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Economists Divided Over Interest Rate Hike Amid Market Turmoil


Wild movements on Wall Street today. The Dow opened down more than a thousand points, and after a day full of ups and downs, it closed down nearly 600 points. All this is happening at a historic moment. The Federal Reserve stands poised to raise interest rates after keeping them lower than they've ever been for quite some time. Now some prominent economists are raising a red flag. They think raising rates now could be dangerous for the U.S. economy. Here's NPR's Chris Arnold.

CHRIS ARNOLD, BYLINE: Stocks were in a full-on freefall this morning. The Dow has never fallen a thousand points in a day and close there. But where some investors see panic, others see opportunity. CNBC had reporters on the floor of the New York Stock Exchange watching Ford Motor Company stock plummet and then bounce back.


UNIDENTIFIED MAN: Ford dropped rather dramatically at the open, and then there was massive amounts of buying as people just came in - rushed to buy it. The indication of just how crazy things are...

ARNOLD: One big thing that's scaring some investors is China. Growth in the world's second-largest economy is slowing more than anybody expected. That could mean trouble for the economies of many other countries.

MARK ZANDI: Right, and this is in the middle of the Fed trying to make a decision about whether to begin to raise short-term interest rates.

ARNOLD: That's Mark Zandi, chief economist of Moody's Analytics.

ZANDI: They're now at this historic point in time, and now this happens.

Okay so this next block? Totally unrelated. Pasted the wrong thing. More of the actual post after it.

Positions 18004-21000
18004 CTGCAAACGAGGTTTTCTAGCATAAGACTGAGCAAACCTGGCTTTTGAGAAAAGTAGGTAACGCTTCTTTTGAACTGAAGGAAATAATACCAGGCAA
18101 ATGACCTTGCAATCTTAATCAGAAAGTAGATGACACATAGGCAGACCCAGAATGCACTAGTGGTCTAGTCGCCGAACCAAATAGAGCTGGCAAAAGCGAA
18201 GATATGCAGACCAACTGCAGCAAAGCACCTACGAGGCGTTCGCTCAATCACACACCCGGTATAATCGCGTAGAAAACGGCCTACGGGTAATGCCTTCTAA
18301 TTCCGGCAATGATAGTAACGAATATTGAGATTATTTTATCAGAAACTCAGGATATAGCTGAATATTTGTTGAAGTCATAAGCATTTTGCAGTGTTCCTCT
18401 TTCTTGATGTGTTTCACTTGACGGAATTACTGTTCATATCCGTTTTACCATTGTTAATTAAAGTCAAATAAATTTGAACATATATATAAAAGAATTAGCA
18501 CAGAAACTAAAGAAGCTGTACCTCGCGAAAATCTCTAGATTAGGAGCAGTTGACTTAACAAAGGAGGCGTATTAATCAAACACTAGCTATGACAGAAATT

ARNOLD: Zandi explains that the Fed has had interest rates down near zero since 2008.

ZANDI: Zero interest rates have never happened. The Fed's never had to push rates this low.

ARNOLD: The Fed's been doing that, of course, to try to help boost the economy. Low interest rates make it easier to buy a house or a car or even build a factory or an office building. But the Fed doesn't want to stay in crisis mode forever if it doesn't have to. Zandi says zero interest rates for too long could cause another housing market bubble, for example, or runaway inflation.

ZANDI: Nobody wants that, and the Fed's worked really hard to convince everybody that they're on the ball when it comes to inflation.

ARNOLD: But now we've got this stock market correction and new concerns about China and the global economy. And some experts are warning that the Fed should not take its foot off the stimulus gas pedal by raising interest rates. Former U.S. Treasury Secretary Larry Summers weighed in today with an opinion piece in the Financial Times. He said raising rates now would be a, quote, "dangerous mistake." So those are strong words from a former treasury secretary, but other economists say, well, wait, this depends. Randall Kroszner is a former member of the Federal Reserve Board of Governors.

RANDALL KROSZNER: The Fed has another month before it needs to make the decision, so I would get focused on trying to understand - is this just a short-term movement, or is this a fundamental change?

ARNOLD: In other words, the Fed can't react to every correction in the stock market, but if there's some fundamental slowing of the world economy, then maybe the Fed should wait. Larry Summers definitely sees a fundamental change. He says we're in a new normal, where the Fed needs to keep interest rates near zero, perhaps for another decade, but Mark Zandi disagrees.

ZANDI: No. I mean, look, we're creating 200,000-plus jobs per month, and we've been doing that for almost three years. The U.S. economy feels quite strong to me. You know, you don't want zero interest rates for too long.

ARNOLD: Either way, in September, the Federal Reserve will decide whether it's time to reset the sales on the U.S. economy a bit and start raising interest rates, even if that starts to take a bit of wind out of those sails. Chris Arnold, NPR News. Transcript provided by NPR, Copyright NPR.

NPR correspondent Chris Arnold is based in Boston. His reports are heard regularly on NPR's award-winning newsmagazines Morning Edition, All Things Considered, and Weekend Edition. He joined NPR in 1996 and was based in San Francisco before moving to Boston in 2001.